• The rule on startup packages is generally "you might as well ask". Show some reasonable judgment, though. A junior person asking for $5M in startup is not reasonable. A junior person asking for 5000 sq.ft. of lab space is not reasonable. • Find out whether lab renovation costs are counted separately from your startup. That's the case at all the big schools, but some places can be funny about this. • Ask about the tenure process. Ask about tenure history in that department. • Ask about the department's long-term plan - where are things trending? • Find out what their schedule is. When do they think they will be wrapping up the search? I've been asked about whether politics can enter decision making in these searches. Someone emailed me who had not been offered a position somewhere despite having multiple first-author papers, and the candidate that had been offered the position had many fewer and less postdoc experience. The short answer is, well-run searches make decisions based on the whole package (departmental needs; research quality; communications ability; personal interactions; etc.). So, it can be hard to say from the outside why a particular committee made particular decisions. Can there be poorly run searches? Can there be searches where one category or need trumps the others, and the candidates don't know about that, and isn't that unfair? Sure, and we don't do that because it's long-term stupid - that's not the way to hire for the future and build up a department. I'm not sure that the situation is worse in academia than in any other profession, though. There is no question that where someone comes from and what their "pedigree" is can have a big impact, as discussed here by the Ponderer, but the process is inherently complicated. Hopefully these postings have clarified things at least a little. #### 61 comments: Anonymous said... I'm curious about the pedigree issue. Where were the people who interviewed at Rice from (if you're allowed to say)? You'd think that the search committee would be a little more amenable to giving qualified candidates from smaller and/or lesser-known schools a leg up given that Rice is one of those good but small schools. I mean, do grad students from Rice lack any upward mobility in terms of pedigree? Not that there's anything wrong with not working at such a fancy-pants school, but I hope you guys didn't only pick out of the "elite" tier of schools like MIT did in the blog post you linked to. This brings up an interesting thought. Where was your PhD from? If from a top tier school, did any of your colleagues act surprised you took the job at the small Southern school instead of shooting for a (arguably) higher pedigree position? Do you ever find your work disrespected by snootier school folks? Anonymous said... This comment has been removed by a blog administrator. Incoherent Ponderer said... to second anonymous - I suspect I know who you are talking about, and yes, it is rather strange - even though there are 4 publications, not 2 (using ISI Web of Science). Selection is often rather arbitrary, which is why I would argue for "blind" publication/citation record evaluation of CVs before considering candidates - this is a bit more time consuming but can be done relatively easily and can help eliminate some built-in biases against certain groups or individuals. By the way, I think some "pedigree" bias is totally justifiable. All things equal I'd rather have a postdoc who went to MIT rather than Podunk State. The only question I would raise is - what if someone at Podunk State is absolutely brilliant - how much of the bias do they have to overcome to compete with folks with PhD or postdocs done at MIT or Princeton or whatever? As to Rice - I will let Doug defend his fine institution, but it's not just a random "small southern school" as the first anonymous says. This goes against my yesterday's rant against ranking, but Rice is ranked #3 in nanotechnology: http://www.in-cites.com/institutions/rice.html Doug Natelson said... First anonymous - Very good questions. Without violating anyone's confidentiality, I can say that we interviewed candidates with PhDs from a spectrum of places (from big name private schools to large public schools that aren't necessarily the top, but the particular advisors are solid). The postdoc experience was also a spectrum (two Ivy League, two European, one at a large state school/national lab). Do Rice students lack upward mobility in terms of pedigree? That's a tough question. From my own limited experience so far, I'd say no - two of my students are NRC postdocs at NIST, and one is a postdoc at Sandia. On the other hand, I know I've been very fortunate to get such good students. As for me, my PhD was from Stanford, my postdoc was at Bell Labs, and noone was particularly surprised that I came here - I interviewed at some big name places (e.g. Stanford, UIUC) but didn't get the offers. I think that had more to do with the impact of my work to that point than to my pedigree in particular. Second anonymous - sure, one can sweep all sorts of ills under the nonquantifiable rug. I think I know the case you mean. I don't know the candidate(s) involved and I don't know how that school made its decision. I do know that it is possible for a candidate to have a stellar publication record but give a completely unintelligible job talk. As unsatisfying as my next statement is, it's largely true: places "hire on promise and tenure on accomplishment". If someone is hired that really can't compete, it will catch up with them in the long run. They won't be able to get funding, and they won't get tenure. (note that the inverse is not necessarily true - just because someone doesn't get tenure doesn't mean that they're not competitive; look at Sean Carroll at Chicago). The Ponderer raises good points, as always. I'll write more sometime soon about some of these issues.... Anonymous said... To Incoherent Ponderer: yes, you're right, it is 4 but 2 of them are not indexed by ISI because they are one-page conference abstracts. To Doug: yes, talks might went wrong. But how can all other candidates' talks all went wrong? If not due to political reason, a candidate with such a record should not even pass the first round of screening. Even though the doing-wrongs will get their return in long term, they ruin others' chances. rudolfpeierls said... This comment has been removed by a blog administrator. Incoherent Ponderer said... Regarding posts 2 and 5 - there may be many internal reasons for hiring someone who does not seem to be terribly well-qualified, credentials-wise: for example, many-body problem (hiring superstar A at department X at the cost of also offering a position to the spouse B at department Y). There could be a drive to increase diversity (racial and gender), even at significant cost to quality of science. Finally, it's possible that the committee decides that the future proposal is solid, despite relative lack of past accomplishments. Or maybe someone has a very useful but rather technical expertise that has not yet produced a lot of results but will in the future. Finally, there's always a chance it's a basic example of cronyism, but I doubt it. Incoherent Ponderer said... This comment has been removed by a blog administrator. Doug Natelson said... Rudolfpeierls - please stop derailing conversations with semirandom accusations, and stop berating people. "Podunk", if you don't know, is an American slang term meaning "some little middle-of-nowhere town". See here. Anon - regarding people passing the first round of screening.... Generically I agree, though letters of recommendation can factor in very strongly. IP has outlined very realistic possibilities. stevenweinberg said... This comment has been removed by a blog administrator. stevenweinberg said... I am sorry... My link to the paper is wrong. It is not in arxiv. You should check M. Greiner et al. In Nature(2002). peppermint said... Yes, it's always a good idea to have a thousand-citation Nature paper on your CV, or at least some decent first-author papers. If that's not an option, I agree with Doug about the recommendation letters. A thoughtfully-written letter from a rising star can bring an average candidate's true qualities to light. Anonymous said... This comment has been removed by a blog administrator. Anonymous said... See, it is still a political reason. Isn't recommendation letter a kind of politics? Also, please note David Goldhaber-Gordon had almost nothing other than his breakthough paper about Kondo effect in QD published in Nature when he got hired by Stanford as an assistant professor . So 1 David has at least one first author paper before he is hired. 2 It should not be difficulty to realize the significance of David's paper even though it is only one; 3 although Stanford made a correct choice in that case, but statistically such cases are rare and most time such choices are mistakes. Incoherent Ponderer said... This comment has been removed by a blog administrator. CarlBrannen said... I was once a starry eyed grad student who was shocked to lose faith in the system. It would be better if they weren't raised to think that life was always going to be fair. Anonymous said... This comment has been removed by a blog administrator. Anonymous said... If it were for other professions, it would be more easier to accept the presence of politics. However, it is higher education. A incompetent professor would ruin lives of innocent students. To incoherent ponderer: you are absolutely right about the discouraging effect. Once I asked a person who was very productive but failed in winning that why he did not give another try, the answer is simply "I already knew the rules of games. They don't work for me." Counting this case, I already saw 3 cases in the past 3 years where politics play more or less critical roles. Doug Natelson said... Weinberg - the rumor mill is out of date. deepthroatinphysics said... Doug, how much importance is the gender's effect? I heard rumors that if some department hires a woman, the college will cover the start-up and some other cost while nothing for a man. Are this type of things true? peppermint said... Yes, it's all true. It's really cushy being a female physicist. If you weren't born that way, you can always have the operation. Dan M said... Doug, this has to be your most popular blog post so far. You seem to have hit a nerve. My thought is, if you can't handle a job in which politics plays a role in major decisions, then you can't handle any job on earth, at least not one of any significance. Friendships, handshake agreements, bias, and the like are ALWAYS a role in any major decision in any job you could ever imagine happening. And I would venture to propose that this is not necessarily a bad thing, although sometimes it is. Might as well get used to it. Anonymous said... This comment has been removed by a blog administrator. stevenweinberg said... This comment has been removed by a blog administrator. JasonD said... I agree with DanM that if you can't deal with politics, than it's not just academia that you are going to get frustrated with. I think a big part of surviving the job search process is accepting that once you send off your application materials, a large portion of the process is completely out of your control. My job search just finished 2 hours ago literally. I started in August. There were times I panicked and there were times that I remembered that the whole thing was out of my hands. All you can do is do the best you can on your application materials and do the best you can if you get invited for an interview. At the end of the day though, what goes on with the search committee and how they decide is out of your control. Yes, papers and citations are a factor. What is considered a good amount varies so much with the research field and the applicant's time in research. However, if you look at hirings cycles over the last few years, it is also obvious that certain fields are hot one year and cold another year. There were a lot of schools that I applied for that I thought were a good fit but that I did not get an interview with. Yes, I would love to hear an explanation from those schools, but at some point it's unrealistic. The whole freaking process takes too long as it is for both candidates and the search committees. Yes, you may have more publications than the guy/gal who got the job, but there are recommendations, ability to interact with the faculty, future research directions, etc. The whole package idea is valid and is not a cop-out. Incidentally, I am in favor of scrapping the current system and developing a type of faculty draft similar to that used in the NBA and NFL. Job candidates could go to a "combine" of sorts in the fall where they would give talks and get interviewed for a week (having physics people doing the 50 would be interesting as well). Representatives from schools with openings would attend and then a nationwide draft would take place in late winter. My only worry is that I would be drafted by a school and then traded to another for a used AFM or other piece of equipment.... Incoherent Ponderer said... stevenweinberg - what are you talking about? Bloch got PhD from Munchen, and subsequently worked at Stanford, Bonn and Max Planck. If you think Munich=Podunk State, maybe you never heard of the following fellas who call it alma mater: Bethe, Binnig, Debye, Heisenberg, Hertz, von Laue, Planck, Roentgen, Stark, Wien and Ketterle? Doug Natelson said... Deepthroatinphysics - All I can tell you about is what things are like here at Rice. What you say is just false. There is a bit of extra money around, but it pales compared to startup packages, and tends to be directed toward the recruiting process. That is, if you need an extra$1K to bring in one more candidate for an interview, there is support for that. I should also point out that our financial structure means that the departments wouldn't really benefit fiscally from what you described anyway. The large majority of the budget for startup and lab renovation comes from the Deans and Provost's level. From the perspective of the department, a new hire costs the department the same regardless of race or gender. It may be different at other schools.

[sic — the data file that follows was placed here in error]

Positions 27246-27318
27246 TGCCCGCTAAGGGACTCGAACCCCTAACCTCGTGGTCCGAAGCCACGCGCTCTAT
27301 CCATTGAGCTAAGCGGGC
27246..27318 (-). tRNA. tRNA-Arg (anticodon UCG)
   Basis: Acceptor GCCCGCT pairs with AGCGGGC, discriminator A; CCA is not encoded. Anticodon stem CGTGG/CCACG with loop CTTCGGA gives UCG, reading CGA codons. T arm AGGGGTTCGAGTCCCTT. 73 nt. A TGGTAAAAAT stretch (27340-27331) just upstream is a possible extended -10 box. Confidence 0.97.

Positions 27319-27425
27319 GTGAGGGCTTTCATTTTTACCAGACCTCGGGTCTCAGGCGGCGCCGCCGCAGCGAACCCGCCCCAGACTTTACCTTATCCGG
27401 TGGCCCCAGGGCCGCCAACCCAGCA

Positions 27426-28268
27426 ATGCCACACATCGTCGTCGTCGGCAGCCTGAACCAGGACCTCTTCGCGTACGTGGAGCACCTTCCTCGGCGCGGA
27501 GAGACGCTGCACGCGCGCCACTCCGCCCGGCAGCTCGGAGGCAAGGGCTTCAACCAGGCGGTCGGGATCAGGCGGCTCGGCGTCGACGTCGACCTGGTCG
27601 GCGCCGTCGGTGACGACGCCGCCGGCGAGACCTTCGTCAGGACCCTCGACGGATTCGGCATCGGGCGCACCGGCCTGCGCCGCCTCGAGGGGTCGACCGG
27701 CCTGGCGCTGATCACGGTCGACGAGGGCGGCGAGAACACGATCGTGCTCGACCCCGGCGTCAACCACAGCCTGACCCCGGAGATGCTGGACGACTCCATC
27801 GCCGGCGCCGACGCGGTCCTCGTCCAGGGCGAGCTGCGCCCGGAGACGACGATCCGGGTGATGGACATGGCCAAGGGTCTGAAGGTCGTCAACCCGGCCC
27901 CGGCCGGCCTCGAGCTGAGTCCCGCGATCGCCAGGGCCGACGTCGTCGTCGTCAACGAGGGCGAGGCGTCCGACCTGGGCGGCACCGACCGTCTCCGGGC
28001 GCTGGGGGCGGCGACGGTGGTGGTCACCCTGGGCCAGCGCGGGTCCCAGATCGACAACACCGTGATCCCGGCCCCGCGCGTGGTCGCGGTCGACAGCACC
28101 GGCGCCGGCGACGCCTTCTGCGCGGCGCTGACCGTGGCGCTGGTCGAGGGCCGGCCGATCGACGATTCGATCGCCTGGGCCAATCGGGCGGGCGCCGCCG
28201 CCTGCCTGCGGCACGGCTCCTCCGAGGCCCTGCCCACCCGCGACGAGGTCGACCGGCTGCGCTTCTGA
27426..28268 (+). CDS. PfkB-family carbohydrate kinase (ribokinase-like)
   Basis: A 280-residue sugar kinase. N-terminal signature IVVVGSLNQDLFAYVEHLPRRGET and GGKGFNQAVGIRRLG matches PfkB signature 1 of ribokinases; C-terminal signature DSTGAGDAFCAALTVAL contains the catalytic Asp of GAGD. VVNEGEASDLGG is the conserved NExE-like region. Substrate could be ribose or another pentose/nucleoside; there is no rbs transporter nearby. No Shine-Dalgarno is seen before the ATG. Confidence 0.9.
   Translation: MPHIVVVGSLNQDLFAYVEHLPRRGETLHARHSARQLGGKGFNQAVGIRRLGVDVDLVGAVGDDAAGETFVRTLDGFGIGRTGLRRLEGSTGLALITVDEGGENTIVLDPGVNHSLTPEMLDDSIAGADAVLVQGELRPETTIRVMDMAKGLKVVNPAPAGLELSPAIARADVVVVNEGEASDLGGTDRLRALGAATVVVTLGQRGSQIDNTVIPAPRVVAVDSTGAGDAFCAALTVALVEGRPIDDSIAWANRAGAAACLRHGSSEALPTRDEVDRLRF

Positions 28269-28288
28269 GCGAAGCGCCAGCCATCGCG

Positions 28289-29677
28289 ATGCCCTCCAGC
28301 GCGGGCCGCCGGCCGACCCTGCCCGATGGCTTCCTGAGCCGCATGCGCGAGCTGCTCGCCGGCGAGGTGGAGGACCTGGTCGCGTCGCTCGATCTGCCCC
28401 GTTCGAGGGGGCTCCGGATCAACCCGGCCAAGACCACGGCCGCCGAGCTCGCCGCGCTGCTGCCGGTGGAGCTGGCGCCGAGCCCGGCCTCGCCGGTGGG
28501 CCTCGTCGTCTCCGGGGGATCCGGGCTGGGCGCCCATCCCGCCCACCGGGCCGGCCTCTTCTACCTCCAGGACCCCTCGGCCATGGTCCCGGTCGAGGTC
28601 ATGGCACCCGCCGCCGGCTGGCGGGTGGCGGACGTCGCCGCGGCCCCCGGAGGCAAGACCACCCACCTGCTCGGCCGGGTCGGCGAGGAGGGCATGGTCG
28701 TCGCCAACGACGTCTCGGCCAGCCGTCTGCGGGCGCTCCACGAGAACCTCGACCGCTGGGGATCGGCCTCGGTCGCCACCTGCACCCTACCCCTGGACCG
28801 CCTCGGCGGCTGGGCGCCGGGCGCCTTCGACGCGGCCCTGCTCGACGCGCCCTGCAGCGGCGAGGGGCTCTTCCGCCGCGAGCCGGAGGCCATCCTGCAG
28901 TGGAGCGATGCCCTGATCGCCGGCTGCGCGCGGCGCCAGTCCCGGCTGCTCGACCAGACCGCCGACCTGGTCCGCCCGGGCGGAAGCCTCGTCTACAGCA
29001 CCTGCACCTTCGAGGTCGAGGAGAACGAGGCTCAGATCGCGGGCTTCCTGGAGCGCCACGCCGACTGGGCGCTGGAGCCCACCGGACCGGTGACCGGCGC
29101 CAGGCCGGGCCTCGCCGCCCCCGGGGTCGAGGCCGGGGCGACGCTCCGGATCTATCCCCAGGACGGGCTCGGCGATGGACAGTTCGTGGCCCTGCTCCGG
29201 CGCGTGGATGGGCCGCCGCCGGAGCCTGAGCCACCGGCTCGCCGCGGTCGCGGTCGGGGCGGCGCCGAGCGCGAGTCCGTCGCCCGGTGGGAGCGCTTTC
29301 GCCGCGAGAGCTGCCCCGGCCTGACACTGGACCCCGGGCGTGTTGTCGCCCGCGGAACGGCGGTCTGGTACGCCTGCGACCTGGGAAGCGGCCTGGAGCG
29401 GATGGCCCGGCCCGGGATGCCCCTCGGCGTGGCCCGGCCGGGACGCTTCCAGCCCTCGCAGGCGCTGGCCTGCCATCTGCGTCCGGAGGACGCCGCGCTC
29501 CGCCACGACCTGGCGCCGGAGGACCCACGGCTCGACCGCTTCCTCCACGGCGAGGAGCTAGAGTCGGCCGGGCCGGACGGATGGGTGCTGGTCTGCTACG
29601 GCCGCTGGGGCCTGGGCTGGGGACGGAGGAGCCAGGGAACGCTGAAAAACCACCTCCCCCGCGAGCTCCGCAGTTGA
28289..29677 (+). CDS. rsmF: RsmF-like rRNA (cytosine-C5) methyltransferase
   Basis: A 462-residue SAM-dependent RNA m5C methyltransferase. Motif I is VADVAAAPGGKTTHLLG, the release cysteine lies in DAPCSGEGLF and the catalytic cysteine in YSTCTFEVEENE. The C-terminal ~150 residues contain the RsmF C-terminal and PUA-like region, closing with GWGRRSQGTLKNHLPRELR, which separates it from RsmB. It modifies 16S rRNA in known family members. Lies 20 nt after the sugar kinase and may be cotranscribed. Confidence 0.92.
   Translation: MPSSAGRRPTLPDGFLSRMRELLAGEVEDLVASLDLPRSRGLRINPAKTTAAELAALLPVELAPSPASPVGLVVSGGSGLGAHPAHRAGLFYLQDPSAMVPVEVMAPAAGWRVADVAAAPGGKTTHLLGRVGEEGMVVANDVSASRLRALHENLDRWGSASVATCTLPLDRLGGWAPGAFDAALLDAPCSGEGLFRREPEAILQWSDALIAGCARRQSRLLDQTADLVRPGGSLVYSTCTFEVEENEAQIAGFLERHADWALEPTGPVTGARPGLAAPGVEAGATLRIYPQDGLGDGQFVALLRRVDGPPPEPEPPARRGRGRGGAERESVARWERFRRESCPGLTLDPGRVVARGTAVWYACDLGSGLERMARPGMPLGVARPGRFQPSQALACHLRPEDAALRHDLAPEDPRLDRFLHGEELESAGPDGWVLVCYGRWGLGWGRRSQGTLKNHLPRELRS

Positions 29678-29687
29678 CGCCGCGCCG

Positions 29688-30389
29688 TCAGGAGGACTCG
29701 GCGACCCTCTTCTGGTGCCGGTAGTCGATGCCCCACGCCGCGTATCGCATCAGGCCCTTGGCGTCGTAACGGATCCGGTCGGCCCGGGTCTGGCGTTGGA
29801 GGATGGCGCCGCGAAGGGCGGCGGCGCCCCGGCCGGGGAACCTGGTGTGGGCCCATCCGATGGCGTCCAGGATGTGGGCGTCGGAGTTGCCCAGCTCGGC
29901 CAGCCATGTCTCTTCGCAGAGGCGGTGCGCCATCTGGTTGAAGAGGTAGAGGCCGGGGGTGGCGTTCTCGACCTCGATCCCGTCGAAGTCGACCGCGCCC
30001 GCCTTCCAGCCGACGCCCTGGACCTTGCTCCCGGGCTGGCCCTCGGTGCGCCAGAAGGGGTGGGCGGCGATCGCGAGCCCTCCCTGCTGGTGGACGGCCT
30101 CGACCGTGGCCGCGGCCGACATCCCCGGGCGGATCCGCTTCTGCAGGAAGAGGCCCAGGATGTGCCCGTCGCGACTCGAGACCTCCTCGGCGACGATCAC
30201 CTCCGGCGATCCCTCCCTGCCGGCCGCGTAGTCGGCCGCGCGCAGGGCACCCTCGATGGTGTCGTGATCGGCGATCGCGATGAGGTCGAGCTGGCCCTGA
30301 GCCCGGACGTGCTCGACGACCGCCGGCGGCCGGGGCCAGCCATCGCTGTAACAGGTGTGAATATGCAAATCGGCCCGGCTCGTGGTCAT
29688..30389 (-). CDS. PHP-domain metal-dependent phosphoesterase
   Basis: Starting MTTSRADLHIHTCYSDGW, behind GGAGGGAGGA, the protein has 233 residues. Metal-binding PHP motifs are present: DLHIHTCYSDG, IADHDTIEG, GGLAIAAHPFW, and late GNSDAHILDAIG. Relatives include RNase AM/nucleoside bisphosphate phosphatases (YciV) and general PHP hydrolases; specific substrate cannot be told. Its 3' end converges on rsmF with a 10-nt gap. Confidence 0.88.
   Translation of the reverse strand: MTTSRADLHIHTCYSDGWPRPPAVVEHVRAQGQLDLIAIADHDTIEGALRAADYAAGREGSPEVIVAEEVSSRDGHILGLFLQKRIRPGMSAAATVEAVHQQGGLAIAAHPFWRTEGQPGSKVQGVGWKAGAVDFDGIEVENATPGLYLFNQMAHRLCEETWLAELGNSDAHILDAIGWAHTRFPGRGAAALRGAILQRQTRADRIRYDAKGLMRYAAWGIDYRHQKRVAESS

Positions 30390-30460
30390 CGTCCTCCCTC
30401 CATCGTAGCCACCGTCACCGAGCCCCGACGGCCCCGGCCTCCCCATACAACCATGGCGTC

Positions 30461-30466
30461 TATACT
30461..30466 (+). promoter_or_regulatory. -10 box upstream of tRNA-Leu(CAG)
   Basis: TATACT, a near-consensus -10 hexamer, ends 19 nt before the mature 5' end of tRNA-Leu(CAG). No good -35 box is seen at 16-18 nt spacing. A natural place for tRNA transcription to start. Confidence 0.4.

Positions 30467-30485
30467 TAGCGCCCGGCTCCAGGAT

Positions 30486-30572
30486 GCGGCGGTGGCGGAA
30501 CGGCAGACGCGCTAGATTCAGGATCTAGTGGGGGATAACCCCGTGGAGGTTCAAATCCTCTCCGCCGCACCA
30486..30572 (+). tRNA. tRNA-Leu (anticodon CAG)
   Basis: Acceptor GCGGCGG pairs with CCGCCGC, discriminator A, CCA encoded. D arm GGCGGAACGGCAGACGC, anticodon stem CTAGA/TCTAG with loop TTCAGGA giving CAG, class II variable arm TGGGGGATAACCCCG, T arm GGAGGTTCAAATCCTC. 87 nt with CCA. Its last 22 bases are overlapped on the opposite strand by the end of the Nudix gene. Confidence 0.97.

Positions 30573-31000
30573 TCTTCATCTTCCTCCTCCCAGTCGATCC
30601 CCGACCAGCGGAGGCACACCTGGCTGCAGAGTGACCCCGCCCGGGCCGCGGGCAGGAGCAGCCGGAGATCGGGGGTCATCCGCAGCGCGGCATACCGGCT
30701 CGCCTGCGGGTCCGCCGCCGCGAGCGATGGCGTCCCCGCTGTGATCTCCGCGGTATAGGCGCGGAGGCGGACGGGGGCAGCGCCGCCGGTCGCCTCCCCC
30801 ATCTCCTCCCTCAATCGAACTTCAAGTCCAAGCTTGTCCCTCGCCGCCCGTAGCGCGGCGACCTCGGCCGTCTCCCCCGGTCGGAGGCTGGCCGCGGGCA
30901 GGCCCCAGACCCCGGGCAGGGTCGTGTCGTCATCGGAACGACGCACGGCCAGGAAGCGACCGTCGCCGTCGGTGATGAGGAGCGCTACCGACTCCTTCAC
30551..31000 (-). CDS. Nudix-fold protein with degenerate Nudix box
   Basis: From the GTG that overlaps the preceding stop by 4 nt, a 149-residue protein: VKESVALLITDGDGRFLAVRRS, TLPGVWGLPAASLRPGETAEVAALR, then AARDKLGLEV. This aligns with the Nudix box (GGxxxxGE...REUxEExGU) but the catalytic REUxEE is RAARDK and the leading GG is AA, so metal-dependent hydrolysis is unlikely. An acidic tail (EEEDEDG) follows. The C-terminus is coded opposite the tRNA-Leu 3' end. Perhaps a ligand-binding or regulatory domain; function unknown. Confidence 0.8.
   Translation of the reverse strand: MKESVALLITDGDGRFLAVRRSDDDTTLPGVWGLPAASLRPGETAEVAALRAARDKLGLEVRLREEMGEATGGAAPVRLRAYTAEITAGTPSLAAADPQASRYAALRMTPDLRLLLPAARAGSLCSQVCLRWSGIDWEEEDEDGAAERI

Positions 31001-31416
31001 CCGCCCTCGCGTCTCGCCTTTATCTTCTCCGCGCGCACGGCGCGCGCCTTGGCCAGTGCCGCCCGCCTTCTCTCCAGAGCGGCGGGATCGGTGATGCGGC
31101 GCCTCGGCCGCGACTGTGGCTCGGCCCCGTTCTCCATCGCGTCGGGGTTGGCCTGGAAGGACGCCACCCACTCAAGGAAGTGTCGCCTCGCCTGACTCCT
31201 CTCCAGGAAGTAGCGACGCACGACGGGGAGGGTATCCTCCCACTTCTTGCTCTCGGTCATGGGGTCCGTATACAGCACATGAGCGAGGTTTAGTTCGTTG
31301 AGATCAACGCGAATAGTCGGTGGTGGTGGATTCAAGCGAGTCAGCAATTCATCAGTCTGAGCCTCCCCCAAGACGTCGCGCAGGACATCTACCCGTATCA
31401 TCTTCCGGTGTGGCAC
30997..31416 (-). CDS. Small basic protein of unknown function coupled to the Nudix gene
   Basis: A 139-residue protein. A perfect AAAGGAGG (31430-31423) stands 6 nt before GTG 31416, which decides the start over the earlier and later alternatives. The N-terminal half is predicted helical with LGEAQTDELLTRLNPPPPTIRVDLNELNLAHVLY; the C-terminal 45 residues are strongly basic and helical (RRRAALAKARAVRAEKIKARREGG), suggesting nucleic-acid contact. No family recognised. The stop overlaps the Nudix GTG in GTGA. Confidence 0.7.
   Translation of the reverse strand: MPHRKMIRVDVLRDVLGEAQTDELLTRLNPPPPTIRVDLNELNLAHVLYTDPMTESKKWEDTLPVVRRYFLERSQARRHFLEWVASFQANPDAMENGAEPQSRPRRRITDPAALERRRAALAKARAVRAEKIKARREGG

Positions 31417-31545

Weinberg, if you feel the need to badmouth my departmental colleagues essentially by name, you can start your own blog. This isn't the place for anonymous personal attacks. I will point out that the person you mention has been successful in getting outside funding, has published a PRL in the first couple of years of the junior position, and had work featured by the APS as a highlight of this year's March Meeting. I will also point out that in this case the "superstar" was the spousal hire, not the person you mention.